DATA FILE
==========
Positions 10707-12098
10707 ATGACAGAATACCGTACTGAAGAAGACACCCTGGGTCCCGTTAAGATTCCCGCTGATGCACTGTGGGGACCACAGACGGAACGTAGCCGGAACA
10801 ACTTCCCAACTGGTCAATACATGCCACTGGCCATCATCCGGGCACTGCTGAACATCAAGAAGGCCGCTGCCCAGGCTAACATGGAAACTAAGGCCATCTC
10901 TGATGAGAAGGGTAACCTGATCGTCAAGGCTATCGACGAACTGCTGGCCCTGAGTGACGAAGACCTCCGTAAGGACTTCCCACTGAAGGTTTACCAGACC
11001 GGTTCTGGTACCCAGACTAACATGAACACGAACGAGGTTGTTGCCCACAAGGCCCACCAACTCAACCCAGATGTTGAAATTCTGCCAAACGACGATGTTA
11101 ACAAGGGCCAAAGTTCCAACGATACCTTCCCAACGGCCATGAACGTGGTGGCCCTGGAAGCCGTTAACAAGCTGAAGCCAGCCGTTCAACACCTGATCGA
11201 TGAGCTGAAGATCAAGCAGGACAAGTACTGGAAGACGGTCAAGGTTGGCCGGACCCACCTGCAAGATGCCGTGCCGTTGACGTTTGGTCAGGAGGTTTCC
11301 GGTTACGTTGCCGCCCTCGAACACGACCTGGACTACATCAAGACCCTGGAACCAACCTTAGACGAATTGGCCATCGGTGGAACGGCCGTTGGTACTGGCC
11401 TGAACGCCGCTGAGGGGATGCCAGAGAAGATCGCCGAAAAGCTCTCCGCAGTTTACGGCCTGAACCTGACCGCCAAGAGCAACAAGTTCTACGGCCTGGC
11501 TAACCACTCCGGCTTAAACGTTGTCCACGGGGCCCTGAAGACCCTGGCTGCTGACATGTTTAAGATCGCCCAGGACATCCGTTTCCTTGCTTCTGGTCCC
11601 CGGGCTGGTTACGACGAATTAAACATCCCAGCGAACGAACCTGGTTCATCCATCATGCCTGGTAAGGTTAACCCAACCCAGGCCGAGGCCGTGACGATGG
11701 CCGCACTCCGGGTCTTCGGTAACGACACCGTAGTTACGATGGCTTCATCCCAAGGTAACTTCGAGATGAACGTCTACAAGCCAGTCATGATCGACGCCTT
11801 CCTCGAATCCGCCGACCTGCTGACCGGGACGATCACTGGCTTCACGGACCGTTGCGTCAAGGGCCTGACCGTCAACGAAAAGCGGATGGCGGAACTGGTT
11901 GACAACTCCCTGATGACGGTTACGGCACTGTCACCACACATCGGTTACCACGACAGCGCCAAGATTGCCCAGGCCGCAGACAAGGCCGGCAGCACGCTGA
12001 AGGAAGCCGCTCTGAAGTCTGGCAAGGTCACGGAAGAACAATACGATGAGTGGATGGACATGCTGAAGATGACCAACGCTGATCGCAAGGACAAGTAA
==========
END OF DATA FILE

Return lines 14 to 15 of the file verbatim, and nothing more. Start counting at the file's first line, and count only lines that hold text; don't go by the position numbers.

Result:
11901 GACAACTCCCTGATGACGGTTACGGCACTGTCACCACACATCGGTTACCACGACAGCGCCAAGATTGCCCAGGCCGCAGACAAGGCCGGCAGCACGCTGA
12001 AGGAAGCCGCTCTGAAGTCTGGCAAGGTCACGGAAGAACAATACGATGAGTGGATGGACATGCTGAAGATGACCAACGCTGATCGCAAGGACAAGTAA